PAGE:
Human knowledge is constructive and additive
Take a look at the 1887 newspaper coverage of the construction of a railroad bridge across the Missouri River at Sioux City, Iowa. The pictures alone should cause one to step back and think, "Would I even volunteer to try to build a bridge across a river today, using modern tools and all of the safety equipment available?" No? Then imagine what kind of guts it took to build things like that before most cities had electric streetlights. What's perhaps more remarkable is that some bridges from that era are still in use today. ■ It just goes to show that human knowledge is additive -- that is, we build upon what the knowledge of the people who came before us (as long as they have the courtesy to write it down and pass it along). The awful counter-examples -- like the destruction of the Library of Alexandria -- are the kinds of human failures we should fear and avoid most of all. Pity us for going through a Great Recession, perhaps, but it's not as though we as a species forgot everything we learned before 2007. As long as we continue to add to the knowledge base -- and document it! -- life will continue to get better for our descendants. And maybe for us, if we find ways to live longer.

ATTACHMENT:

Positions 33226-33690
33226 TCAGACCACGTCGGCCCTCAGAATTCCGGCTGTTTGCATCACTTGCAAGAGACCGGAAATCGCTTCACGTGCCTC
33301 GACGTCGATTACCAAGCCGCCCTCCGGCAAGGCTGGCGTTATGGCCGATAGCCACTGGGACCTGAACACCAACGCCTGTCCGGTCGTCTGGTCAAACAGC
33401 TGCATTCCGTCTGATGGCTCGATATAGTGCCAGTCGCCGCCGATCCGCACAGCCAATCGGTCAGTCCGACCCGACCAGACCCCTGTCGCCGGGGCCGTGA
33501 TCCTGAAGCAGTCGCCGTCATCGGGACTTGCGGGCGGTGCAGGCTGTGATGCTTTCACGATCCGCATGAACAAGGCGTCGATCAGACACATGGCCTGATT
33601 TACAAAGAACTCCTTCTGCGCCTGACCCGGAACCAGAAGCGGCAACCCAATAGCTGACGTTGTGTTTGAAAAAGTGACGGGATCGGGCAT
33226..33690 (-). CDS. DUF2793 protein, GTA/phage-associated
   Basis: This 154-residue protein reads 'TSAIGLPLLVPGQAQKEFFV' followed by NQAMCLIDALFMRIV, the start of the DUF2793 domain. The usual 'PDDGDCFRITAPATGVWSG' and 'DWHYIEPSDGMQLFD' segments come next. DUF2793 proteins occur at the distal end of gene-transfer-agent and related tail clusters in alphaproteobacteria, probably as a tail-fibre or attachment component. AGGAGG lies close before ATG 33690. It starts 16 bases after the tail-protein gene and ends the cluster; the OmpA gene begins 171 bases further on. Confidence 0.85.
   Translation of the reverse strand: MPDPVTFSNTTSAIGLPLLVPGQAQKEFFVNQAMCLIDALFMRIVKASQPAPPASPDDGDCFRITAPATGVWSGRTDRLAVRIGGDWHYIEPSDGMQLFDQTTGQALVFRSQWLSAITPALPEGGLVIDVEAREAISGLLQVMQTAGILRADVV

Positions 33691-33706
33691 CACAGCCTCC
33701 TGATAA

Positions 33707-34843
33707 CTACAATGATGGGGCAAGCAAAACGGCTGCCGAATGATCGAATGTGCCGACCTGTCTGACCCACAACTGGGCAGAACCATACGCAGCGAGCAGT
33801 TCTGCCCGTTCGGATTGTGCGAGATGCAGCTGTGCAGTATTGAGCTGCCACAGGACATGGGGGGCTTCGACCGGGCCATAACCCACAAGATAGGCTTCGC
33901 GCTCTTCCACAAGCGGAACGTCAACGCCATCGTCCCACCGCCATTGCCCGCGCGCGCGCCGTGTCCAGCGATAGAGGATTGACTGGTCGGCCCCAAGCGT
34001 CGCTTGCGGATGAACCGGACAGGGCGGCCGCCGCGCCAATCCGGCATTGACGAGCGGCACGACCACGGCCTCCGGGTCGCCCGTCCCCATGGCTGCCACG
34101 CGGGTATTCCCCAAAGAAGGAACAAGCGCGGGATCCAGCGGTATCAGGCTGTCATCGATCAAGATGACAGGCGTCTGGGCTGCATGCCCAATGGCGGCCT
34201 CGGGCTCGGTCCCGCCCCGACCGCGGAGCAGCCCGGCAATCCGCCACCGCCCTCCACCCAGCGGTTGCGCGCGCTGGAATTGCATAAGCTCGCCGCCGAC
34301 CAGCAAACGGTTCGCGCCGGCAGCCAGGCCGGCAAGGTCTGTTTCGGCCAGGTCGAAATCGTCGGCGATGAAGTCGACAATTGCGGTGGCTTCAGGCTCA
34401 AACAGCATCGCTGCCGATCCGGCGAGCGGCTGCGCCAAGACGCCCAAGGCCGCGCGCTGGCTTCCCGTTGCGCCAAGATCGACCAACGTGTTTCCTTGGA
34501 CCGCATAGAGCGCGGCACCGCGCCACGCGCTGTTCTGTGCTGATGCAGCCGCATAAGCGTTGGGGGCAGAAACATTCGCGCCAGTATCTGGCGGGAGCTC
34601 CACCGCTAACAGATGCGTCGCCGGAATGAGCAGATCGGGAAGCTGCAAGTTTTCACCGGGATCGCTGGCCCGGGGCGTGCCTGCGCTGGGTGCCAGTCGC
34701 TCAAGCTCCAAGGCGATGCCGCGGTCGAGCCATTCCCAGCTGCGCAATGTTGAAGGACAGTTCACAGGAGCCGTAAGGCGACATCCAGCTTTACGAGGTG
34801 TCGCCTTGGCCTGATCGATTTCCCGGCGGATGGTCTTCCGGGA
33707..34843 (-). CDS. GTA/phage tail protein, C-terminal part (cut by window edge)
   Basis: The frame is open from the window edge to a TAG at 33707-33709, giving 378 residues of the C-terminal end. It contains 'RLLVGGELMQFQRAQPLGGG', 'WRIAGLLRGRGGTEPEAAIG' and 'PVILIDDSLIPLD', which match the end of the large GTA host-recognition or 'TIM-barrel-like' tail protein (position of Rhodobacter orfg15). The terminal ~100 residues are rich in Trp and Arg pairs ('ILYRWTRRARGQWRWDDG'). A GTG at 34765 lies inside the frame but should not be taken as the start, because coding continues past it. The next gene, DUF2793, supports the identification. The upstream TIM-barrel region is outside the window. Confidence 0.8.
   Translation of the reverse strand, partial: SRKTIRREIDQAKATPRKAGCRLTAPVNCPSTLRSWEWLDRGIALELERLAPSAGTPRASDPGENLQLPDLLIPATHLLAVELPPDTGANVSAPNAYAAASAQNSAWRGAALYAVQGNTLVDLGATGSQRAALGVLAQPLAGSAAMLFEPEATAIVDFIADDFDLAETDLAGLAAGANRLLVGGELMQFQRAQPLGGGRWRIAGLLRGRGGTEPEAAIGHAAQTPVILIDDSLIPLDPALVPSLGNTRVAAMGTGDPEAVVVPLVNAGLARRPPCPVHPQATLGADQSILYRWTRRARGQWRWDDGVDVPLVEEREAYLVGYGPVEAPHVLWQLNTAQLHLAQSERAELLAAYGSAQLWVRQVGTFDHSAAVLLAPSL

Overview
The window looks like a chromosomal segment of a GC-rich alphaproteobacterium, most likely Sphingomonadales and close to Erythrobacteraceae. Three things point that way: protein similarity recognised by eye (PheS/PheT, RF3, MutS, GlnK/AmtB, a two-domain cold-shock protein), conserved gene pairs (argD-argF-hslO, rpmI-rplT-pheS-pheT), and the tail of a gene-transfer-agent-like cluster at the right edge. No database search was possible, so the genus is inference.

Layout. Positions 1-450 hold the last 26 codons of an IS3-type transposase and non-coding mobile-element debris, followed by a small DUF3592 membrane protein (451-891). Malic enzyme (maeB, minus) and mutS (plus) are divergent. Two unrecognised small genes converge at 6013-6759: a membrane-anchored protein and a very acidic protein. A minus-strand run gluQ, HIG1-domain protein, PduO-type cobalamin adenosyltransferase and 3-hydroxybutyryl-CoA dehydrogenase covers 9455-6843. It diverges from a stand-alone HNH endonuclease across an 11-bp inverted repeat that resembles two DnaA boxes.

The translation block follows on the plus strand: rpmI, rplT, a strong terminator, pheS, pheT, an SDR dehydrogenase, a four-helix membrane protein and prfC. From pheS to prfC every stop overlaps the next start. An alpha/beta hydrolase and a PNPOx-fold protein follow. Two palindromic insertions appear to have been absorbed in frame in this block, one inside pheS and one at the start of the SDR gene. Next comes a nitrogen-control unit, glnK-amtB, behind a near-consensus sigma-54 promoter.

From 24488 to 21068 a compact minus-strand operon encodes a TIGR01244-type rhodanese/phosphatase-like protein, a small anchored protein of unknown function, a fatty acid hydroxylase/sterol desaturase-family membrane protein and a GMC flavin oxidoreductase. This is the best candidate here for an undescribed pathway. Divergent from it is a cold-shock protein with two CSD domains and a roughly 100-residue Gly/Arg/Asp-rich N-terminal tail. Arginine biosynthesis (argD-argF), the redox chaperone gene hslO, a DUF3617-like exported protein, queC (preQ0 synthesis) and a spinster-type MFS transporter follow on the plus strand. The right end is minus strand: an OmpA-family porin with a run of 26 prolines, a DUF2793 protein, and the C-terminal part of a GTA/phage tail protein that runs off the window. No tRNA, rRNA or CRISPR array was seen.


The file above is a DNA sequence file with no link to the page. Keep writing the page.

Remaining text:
David Mitchell colorfully explains investment banking failures
An elaborate tour of San Francisco
(Video) It's a mystery what kind of brain-wiring it takes to inspire one to create a toothpick sculpture with multiple "marble runs" embedded within it -- but the result is certainly bewildering and amusing at the same time.
Some things you should know about heavy rainfall